Some time in early 2016, the first German edition of Adolf Hitler’s Mein Kampf since the end of World War II will be hitting bookstores and libraries, and to no one’s surprise, some people have a problem with that:
Charlotte Knobloch, head of the Jewish community in Munich, said she had not vigorously opposed it when the project first surfaced. But her position, she said, hardened after hearing from outraged Holocaust survivors.
“This book is most evil; it is the worst anti-Semitic pamphlet and a guidebook for the Holocaust,” she said. “It is a Pandora’s box that, once opened again, cannot be closed.”
Mein Kampf was never actually banned in postwar Germany, though the copyright for the book ended up in the hands of the state of Bavaria, which never granted permission for reprints. (Prewar copies still exist, but they are generally kept out of sight.) And under German law, that copyright expires on the first of January after the author has been dead 70 years. (Hitler himself expired on 30 April 1945.)
The book’s reissue, to the chagrin of critics, is effectively being financed by German taxpayers, who fund the historical society that is producing and publishing the new edition. Rather than a how-to guidebook for the aspiring fascist, the new reprint, the group said this month, will instead be a vital academic tool, a 2,000-page volume packed with more criticisms and analysis than the original text.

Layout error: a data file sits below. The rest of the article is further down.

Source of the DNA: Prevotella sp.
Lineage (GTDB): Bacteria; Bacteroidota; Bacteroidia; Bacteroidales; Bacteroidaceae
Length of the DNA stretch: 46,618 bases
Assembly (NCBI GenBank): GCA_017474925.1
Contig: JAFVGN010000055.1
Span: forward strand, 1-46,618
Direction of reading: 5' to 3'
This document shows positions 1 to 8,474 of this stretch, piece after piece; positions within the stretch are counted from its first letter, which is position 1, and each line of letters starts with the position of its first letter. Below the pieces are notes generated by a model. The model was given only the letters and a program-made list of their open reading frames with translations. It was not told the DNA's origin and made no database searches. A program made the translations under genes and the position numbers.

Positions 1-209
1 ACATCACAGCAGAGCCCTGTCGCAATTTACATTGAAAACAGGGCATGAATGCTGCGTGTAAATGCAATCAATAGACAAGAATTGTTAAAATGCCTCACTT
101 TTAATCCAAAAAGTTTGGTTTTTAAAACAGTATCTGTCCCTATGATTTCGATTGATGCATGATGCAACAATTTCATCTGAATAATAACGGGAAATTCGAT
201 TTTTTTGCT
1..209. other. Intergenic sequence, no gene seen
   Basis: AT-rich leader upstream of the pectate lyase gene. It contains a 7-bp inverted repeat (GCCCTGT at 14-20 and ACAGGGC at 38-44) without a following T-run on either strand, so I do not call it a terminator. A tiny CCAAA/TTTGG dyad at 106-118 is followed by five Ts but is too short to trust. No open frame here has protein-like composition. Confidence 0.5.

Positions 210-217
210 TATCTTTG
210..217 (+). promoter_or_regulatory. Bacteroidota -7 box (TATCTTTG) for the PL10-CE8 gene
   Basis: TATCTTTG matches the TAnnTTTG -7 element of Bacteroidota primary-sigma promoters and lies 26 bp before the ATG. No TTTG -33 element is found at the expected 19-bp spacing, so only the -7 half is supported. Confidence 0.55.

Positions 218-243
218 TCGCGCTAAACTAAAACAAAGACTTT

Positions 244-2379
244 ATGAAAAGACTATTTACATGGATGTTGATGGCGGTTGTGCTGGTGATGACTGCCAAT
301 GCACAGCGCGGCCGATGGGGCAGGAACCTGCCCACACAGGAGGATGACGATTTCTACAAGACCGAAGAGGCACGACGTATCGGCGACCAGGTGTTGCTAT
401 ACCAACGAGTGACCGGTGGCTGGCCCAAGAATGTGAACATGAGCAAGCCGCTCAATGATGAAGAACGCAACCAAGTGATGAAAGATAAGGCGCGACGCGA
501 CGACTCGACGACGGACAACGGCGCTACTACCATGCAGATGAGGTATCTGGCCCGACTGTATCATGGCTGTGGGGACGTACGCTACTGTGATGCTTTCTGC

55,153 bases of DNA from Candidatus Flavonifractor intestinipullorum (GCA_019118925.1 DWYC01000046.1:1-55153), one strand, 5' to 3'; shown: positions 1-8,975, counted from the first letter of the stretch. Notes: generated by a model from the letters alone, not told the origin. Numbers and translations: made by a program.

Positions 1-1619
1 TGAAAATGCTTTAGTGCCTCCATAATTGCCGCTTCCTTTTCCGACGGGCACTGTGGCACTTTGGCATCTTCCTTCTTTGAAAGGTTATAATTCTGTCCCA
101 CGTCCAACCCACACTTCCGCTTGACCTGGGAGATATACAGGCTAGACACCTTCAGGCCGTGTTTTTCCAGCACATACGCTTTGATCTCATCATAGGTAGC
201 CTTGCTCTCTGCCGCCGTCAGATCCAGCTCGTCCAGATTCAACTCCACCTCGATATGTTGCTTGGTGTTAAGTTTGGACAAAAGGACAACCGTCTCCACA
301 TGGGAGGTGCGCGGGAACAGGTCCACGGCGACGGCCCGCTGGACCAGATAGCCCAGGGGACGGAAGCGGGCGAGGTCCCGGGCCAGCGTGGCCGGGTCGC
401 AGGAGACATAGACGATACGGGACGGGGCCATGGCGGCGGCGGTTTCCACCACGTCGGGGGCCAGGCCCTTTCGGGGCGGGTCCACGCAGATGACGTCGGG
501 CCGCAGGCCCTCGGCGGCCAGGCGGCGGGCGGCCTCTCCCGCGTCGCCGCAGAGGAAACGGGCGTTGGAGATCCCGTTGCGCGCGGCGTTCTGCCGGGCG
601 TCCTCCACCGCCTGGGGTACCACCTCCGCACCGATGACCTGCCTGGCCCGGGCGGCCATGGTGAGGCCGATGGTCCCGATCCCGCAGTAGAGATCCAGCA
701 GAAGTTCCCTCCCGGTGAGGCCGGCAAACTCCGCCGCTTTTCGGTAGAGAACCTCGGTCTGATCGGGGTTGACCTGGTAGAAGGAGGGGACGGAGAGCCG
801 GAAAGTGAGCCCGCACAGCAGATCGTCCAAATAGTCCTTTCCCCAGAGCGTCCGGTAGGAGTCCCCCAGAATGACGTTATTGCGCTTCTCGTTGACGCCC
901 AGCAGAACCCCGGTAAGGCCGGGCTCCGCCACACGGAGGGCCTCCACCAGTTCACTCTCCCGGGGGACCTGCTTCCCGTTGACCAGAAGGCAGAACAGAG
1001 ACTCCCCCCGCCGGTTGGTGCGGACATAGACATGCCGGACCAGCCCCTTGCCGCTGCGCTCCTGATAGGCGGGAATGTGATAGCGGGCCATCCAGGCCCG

I suppose there will be a Downfall parody video showing what happens when Hitler finds out Mein Kampf is going to be back in print. He wouldn’t be pleased, I’m sure; after becoming Reichskanzler, he distanced himself from the book:
[Hitler] dismissed it as “fantasies behind bars” that were little more than a series of articles for the Völkischer Beobachter and later told Hans Frank that “If I had had any idea in 1924 that I would have become Reich chancellor, I never would have written the book.”
Based on my own copy of an English translation, which runs just over 1,000 pages, I have to assume that this is indeed a hell of a lot of criticism and/or analysis.